Nehemiah was the cupbearer for King Artaxerxes I at Susa. In the second chapter of the book bearing his name, Nehemiah receives permission to rebuild walls of Jerusalem (Neh. 2:1-5). While viewing the walls he meets opposition, but has the promise of God that he would prosper (Neh. 2:15-20). As the walls of the city are being rebuilt, they are attacked by their enemies (Neh. 4:6-8). Nehemiah was later appointed governor (Neh. 5:14), even though some wanted to kill him (Neh. 6:11). When the walls of the city are completed the Jews return from foreign lands (Neh. 7:73).
The seventh month of the Jewish calendar is the festival month of the year (Neh. 7:73). The first day of the month was the Feast of Trumpets. The Feast of Tabernacles and the solemn Day of Atonement also occurred in the seventh month. It is possible that the prospect of coming together for such a celebration may have led to the people's wish to hear the Law.
Divine worship had to be restored among the people (Neh. 8:1-9). There, in the city of God, in the morning light, with the new walls for a background, stood Ezra on his pulpit of wood, and amid reverent silence he lifted the sacred scroll. A common impulse swayed the crowd and brought them to their feet—a token of respect and obedient attention. It is probable that many had never seen the sacred scroll before. No wonder that, as Ezra's voice rose in prayer, the whole assembly fell on their faces in adoration, and every lip responded "Amen! Amen!" Hour after hour his recitation went on.
In this article I would like to notice some elements of acceptable worship as they gathered before the Water Gate to hear "the Book of the Law of Moses, which the Lord had commanded Israel" (Neh. 8:1).
They came together for one purpose: to worship God (Neh. 8:1).God has always desired the unity of His people (Psa. 133:1). Paul had much to say about unity to the Corinthians (1 Cor. 1:10-17).
This "unity" does not mean we have to like the same football teams, but as Christians we must be "endeavoring to keep the unity of the Spirit" (Eph. 4:3).
Nehemiah read the book of God "in the open square that was in front of the Water Gate from morning until midday" (Neh. 8:3). As a congregation everyone knows what time we start our public worship assembly on the Lord's Day—however, some seem to worry about when we stop!
When people ask how long I preach, I usually tell them, "till I'm finished." Clock watchers are the least spiritual beings among the people of God. When you go to a ball game and they go into overtime, no one leaves. Yet some carnal, wet behind the ears, babe in Christ, will be concerned if the preacher goes into a couple of "extra innings." People will pay $300 for an all-day computer seminar and then stand around asking questions till they turn out the lights! Why? Because they are learning things that will help them make a living.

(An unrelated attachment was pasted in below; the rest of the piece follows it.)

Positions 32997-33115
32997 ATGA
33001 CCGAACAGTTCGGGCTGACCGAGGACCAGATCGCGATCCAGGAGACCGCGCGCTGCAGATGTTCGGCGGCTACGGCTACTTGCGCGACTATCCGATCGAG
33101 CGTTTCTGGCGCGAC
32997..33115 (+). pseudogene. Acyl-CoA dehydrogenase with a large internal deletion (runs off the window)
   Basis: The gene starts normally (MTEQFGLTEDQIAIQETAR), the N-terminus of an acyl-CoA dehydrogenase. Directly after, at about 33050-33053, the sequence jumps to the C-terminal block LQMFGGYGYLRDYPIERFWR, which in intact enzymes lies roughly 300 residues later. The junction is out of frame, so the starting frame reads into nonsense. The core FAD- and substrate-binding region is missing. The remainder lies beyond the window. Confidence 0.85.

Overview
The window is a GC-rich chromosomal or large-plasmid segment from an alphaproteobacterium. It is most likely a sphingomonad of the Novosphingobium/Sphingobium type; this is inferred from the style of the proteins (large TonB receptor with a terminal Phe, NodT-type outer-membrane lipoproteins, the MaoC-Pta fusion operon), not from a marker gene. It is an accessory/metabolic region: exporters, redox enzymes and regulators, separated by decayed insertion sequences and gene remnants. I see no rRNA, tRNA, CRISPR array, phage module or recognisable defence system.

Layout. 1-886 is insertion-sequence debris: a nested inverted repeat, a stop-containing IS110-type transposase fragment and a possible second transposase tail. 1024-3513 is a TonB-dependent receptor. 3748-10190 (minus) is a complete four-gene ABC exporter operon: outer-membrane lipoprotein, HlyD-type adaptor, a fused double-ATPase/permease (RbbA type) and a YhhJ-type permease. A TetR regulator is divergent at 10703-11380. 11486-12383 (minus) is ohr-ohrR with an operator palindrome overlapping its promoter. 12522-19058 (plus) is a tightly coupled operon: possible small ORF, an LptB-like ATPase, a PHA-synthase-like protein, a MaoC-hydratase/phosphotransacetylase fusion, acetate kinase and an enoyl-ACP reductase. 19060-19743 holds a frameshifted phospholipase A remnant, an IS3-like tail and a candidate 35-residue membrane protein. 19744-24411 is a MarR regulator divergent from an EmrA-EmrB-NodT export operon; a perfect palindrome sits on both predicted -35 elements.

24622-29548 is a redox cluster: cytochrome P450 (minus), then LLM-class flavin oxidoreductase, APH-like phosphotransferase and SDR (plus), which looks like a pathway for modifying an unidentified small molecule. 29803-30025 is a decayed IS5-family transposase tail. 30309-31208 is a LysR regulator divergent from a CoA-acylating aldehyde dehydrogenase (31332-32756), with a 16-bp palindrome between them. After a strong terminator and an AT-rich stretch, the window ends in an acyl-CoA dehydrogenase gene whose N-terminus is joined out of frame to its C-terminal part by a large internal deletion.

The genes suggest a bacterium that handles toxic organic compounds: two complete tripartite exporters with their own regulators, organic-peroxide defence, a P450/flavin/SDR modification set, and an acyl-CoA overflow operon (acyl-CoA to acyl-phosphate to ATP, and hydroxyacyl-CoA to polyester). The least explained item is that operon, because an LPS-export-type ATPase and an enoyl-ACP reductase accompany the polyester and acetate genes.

If you are a clock watcher in worship you need to adjust your interests and set your priorities, "for where your treasure is, there your heart will be also" (Matt. 6:21).
"Ezra the scribe stood on a platform of wood which they had made for the purpose" (Neh. 8:4). The reading of the Scriptures in the days of Nehemiah was not a spur of the moment gathering—the people knew the purpose for which they had assembled on that day.
Do you prepare for worship before arriving at the meetinghouse? Do you stay up late on Saturday night, sleep late on Sunday morning, then arrive late to the meetinghouse with your lesson unprepared?
"And Ezra opened the book in the sight of all the people, for he was standing above all the people; and when he opened it, all the people stood up" (Neh. 8:5). It can not be shown from the Old Testament that standing for the reading of the Law was required by God, but Jewish Rabbis assert that it was the custom from the days of Moses.
Irreverence will damn the soul. We worship in the presence of a King—not just any king, but the King of Kings and Lord of Lords (Heb. 4:14-16; Rev. 17:14).
Our worship is regulated by New Testament teaching which emphasizes reverence in the public assembly (1 Cor. 14:26-28, 40).
"So they read distinctly from the book, in the Law of God; and they gave the sense, and helped them to understand the reading" (Neh. 8:8). C. F. Keil translates this verse as, "they made the law comprehensible to the hearers." Keil goes on to explain, "Hence the occurrence may well have taken place as follows: Ezra first read a section of the law, and the Levites then expounded to the people the portion just read."
Bible preaching involves the explanation of the Scriptures, not just a reading of it (cf. Acts 2:14-16; 7; 8:34; 17:2-3). Plain preaching killed John the Baptist (Matt. 14:4) and Stephen (Acts 7).
The first day of the seventh month was the Feast of Trumpets. When the reading of the sacred scroll was over, and its effects of tears and sorrow for disobedience were seen, the preachers changed their tone, to bring consolation and exhort the people of God to gladness and service.
Those who do not intend to obey do not wish to know the law. If we have no desire to know what the will of the Lord is, we can be sure that we prefer our own will to His.
David Padfield is the preacher for the Church of Christ in Zion, Illinois